Tuesday 12 March, 9 month after its inception, the Minister of Agriculture, Dr.
Leslie Ramsammy and the Minister within the Ministry of Agriculture, Mr. Baksh,
handed over the integrated school farm at the St. Ignatius Secondary School
(SISS) to the principal, Ms. Yvette Archer.
model school farm project at the dorm school in Lethem, Region 9, Southern
Guyana, was conceived by Dr. Leslie Ramsammy, who is also the former Minister
of Health. The successful implementation was the result of close collaboration
between the Ministries of Agriculture, Health, Education, Local Government
& Regional Development, and Amerindian Affairs and the UN Agencies:
PAHO/WHO (funding agency), FAO and UNICEF.
SISS serves the Amerindian communities in and around Lethem and has an
enrollment of more than 700 pupils with a dormitory to accommodate 200
Amerindian students. The establishment of this model school farm aims to
provide vegetables and fruits for the school feeding program and the daily
meals served at the school’s dormitory.
studies by FAO (Food Security Assessment, 2004) and Ministry of Health/PAHO
(Global School-Based Student Health Survey 2010-2011) identified Amerindians as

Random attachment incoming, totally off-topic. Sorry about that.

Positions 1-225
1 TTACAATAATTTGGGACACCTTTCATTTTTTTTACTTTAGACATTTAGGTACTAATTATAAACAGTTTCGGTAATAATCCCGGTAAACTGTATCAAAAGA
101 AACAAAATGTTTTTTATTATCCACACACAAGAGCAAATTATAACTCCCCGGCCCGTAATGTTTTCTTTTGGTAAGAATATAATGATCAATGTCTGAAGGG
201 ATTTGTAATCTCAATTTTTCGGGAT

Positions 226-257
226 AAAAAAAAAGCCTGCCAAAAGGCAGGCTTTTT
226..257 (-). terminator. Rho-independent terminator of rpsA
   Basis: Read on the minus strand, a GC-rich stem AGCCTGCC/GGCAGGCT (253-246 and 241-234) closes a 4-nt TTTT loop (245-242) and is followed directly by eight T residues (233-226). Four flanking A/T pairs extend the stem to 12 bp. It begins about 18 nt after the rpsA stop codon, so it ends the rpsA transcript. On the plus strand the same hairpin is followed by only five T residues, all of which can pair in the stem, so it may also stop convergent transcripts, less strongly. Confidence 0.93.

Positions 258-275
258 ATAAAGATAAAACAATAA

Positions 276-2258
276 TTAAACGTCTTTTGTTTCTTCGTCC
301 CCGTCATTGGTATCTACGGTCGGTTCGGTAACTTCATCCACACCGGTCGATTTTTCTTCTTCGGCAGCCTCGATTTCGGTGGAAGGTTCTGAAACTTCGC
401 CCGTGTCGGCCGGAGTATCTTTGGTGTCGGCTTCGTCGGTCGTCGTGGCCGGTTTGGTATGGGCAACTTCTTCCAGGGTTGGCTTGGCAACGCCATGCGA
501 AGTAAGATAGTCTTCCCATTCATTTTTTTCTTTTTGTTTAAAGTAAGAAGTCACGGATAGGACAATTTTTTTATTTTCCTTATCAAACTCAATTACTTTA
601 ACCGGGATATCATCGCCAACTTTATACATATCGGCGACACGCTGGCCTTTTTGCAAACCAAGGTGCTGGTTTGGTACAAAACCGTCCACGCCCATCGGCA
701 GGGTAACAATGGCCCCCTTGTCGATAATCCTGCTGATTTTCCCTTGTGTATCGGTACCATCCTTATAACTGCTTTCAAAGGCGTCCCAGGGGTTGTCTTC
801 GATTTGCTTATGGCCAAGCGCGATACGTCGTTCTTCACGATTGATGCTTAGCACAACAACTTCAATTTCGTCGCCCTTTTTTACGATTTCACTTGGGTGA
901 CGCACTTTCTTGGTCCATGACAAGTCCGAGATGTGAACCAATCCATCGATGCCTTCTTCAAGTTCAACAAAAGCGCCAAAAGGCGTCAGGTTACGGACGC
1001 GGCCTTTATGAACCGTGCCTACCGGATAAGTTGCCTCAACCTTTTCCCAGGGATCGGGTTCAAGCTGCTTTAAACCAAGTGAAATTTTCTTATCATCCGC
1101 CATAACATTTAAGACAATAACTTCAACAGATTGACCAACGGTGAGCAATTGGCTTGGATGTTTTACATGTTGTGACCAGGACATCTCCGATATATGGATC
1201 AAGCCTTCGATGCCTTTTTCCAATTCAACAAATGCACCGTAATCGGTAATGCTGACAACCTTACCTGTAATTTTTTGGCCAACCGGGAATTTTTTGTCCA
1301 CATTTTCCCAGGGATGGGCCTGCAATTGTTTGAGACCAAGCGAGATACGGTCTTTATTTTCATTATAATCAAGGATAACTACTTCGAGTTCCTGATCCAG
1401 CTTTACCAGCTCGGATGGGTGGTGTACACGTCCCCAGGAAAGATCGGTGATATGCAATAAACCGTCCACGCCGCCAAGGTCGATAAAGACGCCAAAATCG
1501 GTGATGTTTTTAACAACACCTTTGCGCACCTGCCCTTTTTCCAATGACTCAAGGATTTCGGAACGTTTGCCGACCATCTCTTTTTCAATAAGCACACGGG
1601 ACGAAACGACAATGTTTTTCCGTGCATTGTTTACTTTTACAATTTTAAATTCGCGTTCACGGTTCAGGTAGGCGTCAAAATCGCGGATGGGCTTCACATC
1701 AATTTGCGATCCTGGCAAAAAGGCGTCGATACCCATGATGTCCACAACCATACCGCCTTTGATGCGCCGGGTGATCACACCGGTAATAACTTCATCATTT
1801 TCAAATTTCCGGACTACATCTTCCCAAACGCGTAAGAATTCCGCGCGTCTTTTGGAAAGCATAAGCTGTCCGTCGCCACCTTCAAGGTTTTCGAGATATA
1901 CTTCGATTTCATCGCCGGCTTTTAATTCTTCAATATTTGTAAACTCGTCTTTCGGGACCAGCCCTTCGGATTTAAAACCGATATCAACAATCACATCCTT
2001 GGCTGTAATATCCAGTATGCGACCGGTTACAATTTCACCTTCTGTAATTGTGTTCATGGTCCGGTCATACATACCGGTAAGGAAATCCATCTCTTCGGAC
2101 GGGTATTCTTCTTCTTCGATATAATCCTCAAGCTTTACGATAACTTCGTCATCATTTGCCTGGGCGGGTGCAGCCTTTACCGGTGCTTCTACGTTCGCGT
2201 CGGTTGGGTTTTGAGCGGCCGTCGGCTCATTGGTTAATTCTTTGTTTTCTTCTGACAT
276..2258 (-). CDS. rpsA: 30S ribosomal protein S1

vulnerable and food insecure groups with poor nutritional habits and lack of
physical exercise as high risk factors for Non-Communicable Diseases.
Due to limited agriculture production by subsistence
farming in the isolated hinterland, Amerindian communities spend an estimated
50-60% of their disposable income on mostly imported foodstuff. As a result
these communities have limited nutritional intake.
After consultative meetings with the school and the St.
Ignatius community on 11 June 2012, the project started by conducting a
Youth Health Survey (YHS), which provided a useful baseline to measure the
impact of improved nutrition on the school youth. This survey, carried
out by a Canadian intern (recruited through PAHO’s SDE Area as part of the
Faces, Voices, and Places initiative), established that 1 in 5 students at SISS aged 12-15